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    Regardless of what rim you choose, i think the first thing is to determine your own attitude about rims. For me, i think i'll assume rim strikes are going to be rare, so if i smash one it's because of a significant and uncommon mistake and that no rim was going to survive. Those happen sometimes when you ride dirt, so i don't want it to be super expensive. I'd choose a lightweight alloy rim.

    If i felt differently about the frequency/severity/expense of rim strikes i'd reevaluate my rim choices.

    I'm a big fan of WTBs line of rims because they're using a harder aluminum and a UST bead seat. For your application i'd buy a KOM. There are other options that are probably as good/better, but having run a lot of rims that's my inclination. There's definitely more worse options than better.

  10. #10
    RoadBikeReview Member
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    Quote Originally Posted by bubble View Post
    I'm a big fan of WTBs line of rims because they're using a harder aluminum and a UST bead seat. For your application i'd buy a KOM. There are other options that are probably as good/better, but having run a lot of rims that's my inclination. There's definitely more worse options than better.
    Right now, I have WTB i23 STS rims. I have no problems with those, but from what I have read, some of WTB's rims aren't the easiest to build with. I don't know why that would be unless there are inconsistencies of roundness coming out of the factory.
    "With bicycles in particular, you need to separate between what's merely true and what's important."-- DCGriz, RBR.

    “Statistics are like bikinis. What they reveal is suggestive, but what they conceal is vital.” -- Aaron Levenstein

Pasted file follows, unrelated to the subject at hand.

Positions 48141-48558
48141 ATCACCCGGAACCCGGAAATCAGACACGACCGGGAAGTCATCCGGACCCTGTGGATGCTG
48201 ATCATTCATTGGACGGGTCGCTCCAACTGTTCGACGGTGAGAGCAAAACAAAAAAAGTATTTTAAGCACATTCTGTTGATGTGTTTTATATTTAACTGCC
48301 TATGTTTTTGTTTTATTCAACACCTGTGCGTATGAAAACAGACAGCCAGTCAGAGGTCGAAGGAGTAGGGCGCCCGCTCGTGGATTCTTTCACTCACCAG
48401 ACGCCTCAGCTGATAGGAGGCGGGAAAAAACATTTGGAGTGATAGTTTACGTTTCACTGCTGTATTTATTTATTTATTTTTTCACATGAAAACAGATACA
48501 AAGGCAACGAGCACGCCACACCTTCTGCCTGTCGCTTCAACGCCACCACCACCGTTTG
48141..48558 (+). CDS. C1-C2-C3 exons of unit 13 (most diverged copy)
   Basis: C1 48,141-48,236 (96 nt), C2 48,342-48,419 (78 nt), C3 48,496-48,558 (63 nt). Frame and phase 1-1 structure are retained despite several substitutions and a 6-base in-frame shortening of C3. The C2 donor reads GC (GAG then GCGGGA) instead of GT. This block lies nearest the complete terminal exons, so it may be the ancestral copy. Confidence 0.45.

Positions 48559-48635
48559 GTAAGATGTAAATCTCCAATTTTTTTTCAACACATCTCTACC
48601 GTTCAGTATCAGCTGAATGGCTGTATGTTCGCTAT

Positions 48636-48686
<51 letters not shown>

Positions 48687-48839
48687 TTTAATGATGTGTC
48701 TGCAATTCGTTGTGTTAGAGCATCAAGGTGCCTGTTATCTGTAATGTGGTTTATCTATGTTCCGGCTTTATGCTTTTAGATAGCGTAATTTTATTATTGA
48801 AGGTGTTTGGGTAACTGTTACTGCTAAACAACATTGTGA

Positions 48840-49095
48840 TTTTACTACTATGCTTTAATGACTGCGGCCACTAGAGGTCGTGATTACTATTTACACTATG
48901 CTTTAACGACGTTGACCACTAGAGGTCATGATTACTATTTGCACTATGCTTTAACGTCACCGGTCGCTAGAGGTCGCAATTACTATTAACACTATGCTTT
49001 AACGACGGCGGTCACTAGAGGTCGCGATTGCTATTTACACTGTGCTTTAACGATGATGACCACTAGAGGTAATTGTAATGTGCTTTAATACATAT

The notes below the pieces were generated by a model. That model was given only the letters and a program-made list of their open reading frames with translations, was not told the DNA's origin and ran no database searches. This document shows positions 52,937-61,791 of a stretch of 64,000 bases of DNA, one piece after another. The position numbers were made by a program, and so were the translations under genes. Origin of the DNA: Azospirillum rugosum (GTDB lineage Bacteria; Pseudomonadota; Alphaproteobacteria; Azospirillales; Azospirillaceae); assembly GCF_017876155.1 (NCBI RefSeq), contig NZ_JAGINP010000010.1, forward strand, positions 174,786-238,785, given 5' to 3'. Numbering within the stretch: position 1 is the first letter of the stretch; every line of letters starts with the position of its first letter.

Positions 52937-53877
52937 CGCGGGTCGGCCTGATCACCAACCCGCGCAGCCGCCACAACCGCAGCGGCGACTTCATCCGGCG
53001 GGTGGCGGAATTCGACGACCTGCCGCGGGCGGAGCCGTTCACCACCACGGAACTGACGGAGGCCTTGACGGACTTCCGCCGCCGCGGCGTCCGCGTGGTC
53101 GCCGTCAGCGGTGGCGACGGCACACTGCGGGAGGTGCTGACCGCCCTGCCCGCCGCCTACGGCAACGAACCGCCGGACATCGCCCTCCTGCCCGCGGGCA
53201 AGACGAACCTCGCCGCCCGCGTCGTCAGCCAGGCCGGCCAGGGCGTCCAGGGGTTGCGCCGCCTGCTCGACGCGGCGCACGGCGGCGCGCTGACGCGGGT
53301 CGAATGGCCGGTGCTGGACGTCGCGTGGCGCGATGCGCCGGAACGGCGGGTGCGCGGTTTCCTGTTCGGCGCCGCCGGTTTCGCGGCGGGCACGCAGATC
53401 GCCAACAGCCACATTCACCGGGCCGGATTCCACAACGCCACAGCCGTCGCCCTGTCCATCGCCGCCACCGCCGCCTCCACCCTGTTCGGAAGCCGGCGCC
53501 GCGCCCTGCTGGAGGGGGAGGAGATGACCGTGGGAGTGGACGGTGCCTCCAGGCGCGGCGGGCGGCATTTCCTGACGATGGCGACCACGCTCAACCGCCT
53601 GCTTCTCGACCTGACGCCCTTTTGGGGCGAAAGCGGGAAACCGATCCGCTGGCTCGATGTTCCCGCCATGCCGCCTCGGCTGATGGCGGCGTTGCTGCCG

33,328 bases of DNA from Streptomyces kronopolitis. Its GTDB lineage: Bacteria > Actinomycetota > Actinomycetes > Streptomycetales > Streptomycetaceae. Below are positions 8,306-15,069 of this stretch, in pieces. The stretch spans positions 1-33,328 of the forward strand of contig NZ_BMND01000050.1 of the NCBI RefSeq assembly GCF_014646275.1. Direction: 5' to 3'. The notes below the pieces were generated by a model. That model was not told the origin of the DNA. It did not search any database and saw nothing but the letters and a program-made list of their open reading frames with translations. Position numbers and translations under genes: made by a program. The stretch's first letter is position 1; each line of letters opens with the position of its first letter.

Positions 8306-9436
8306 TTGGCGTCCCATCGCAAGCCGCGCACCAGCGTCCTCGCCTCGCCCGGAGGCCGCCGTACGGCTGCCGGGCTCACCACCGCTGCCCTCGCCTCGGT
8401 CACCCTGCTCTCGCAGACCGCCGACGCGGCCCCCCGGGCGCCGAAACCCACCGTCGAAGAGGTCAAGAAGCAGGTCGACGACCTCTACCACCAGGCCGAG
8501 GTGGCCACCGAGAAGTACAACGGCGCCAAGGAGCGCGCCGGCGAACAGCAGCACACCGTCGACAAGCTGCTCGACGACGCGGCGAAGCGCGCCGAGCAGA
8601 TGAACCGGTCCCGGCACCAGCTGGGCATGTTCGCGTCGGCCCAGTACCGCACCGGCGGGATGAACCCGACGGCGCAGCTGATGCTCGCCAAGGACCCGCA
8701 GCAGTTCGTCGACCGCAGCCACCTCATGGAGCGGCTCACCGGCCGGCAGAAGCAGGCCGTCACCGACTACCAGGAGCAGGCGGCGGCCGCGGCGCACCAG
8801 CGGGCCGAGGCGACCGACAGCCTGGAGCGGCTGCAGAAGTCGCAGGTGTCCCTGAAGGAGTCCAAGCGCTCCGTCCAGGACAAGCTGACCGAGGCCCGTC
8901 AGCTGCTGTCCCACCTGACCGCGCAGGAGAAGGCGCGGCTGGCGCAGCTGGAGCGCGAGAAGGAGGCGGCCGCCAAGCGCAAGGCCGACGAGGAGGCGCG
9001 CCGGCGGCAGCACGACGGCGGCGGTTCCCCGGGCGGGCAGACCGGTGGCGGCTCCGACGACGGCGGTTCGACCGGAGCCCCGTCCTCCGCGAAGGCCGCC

11. #11
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    THe KOM's I've used were fine, The offset Assym rims have been inconsistent. I had a hard time keeping equally tension and roundness. Seams were horrible.

    FWIW, I'm using a Stans Arch MK in 700c with a 45c tire. In 650 it would be a little stiffer. I usually run about 32lbs on gravel, and no more than 45 on road. Its about as wide of a rim as I would use for gravel type tires.





  12. #12
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    Quote Originally Posted by Lombard View Post
    Right now, I have WTB i23 STS rims. I have no problems with those, but from what I have read, some of WTB's rims aren't the easiest to build with. I don't know why that would be unless there are inconsistencies of roundness coming out of the factory.
    I have no idea; i've found the st/kom/frequency/asym to all be easy to work with. If anything the koms are the trickiest.

    It's excessively lightweight or cheaply produced rims that give me trouble, and i avoid those anyway because that's now how you get good wheels.

  13. #13
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    Thanks everyone! I hadn't thought of the Stan's Arch MK3s, but those are now on my short list. Is this rim welded or sleeved?
    "With bicycles in particular, you need to separate between what's merely true and what's important."-- DCGriz, RBR.

    “Statistics are like bikinis. What they reveal is suggestive, but what they conceal is vital.” -- Aaron Levenstein



  14. #14
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    Arch mk3 is welded. It's an excellent rim.

  15. #15
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    Quote Originally Posted by MudSnow View Post
    Arch mk3 is welded. It's an excellent rim.
    Thanks Mud! It's now between this one and the DT Swiss XM 421.
    "With bicycles in particular, you need to separate between what's merely true and what's important."-- DCGriz, RBR.

    “Statistics are like bikinis. What they reveal is suggestive, but what they conceal is vital.” -- Aaron Levenstein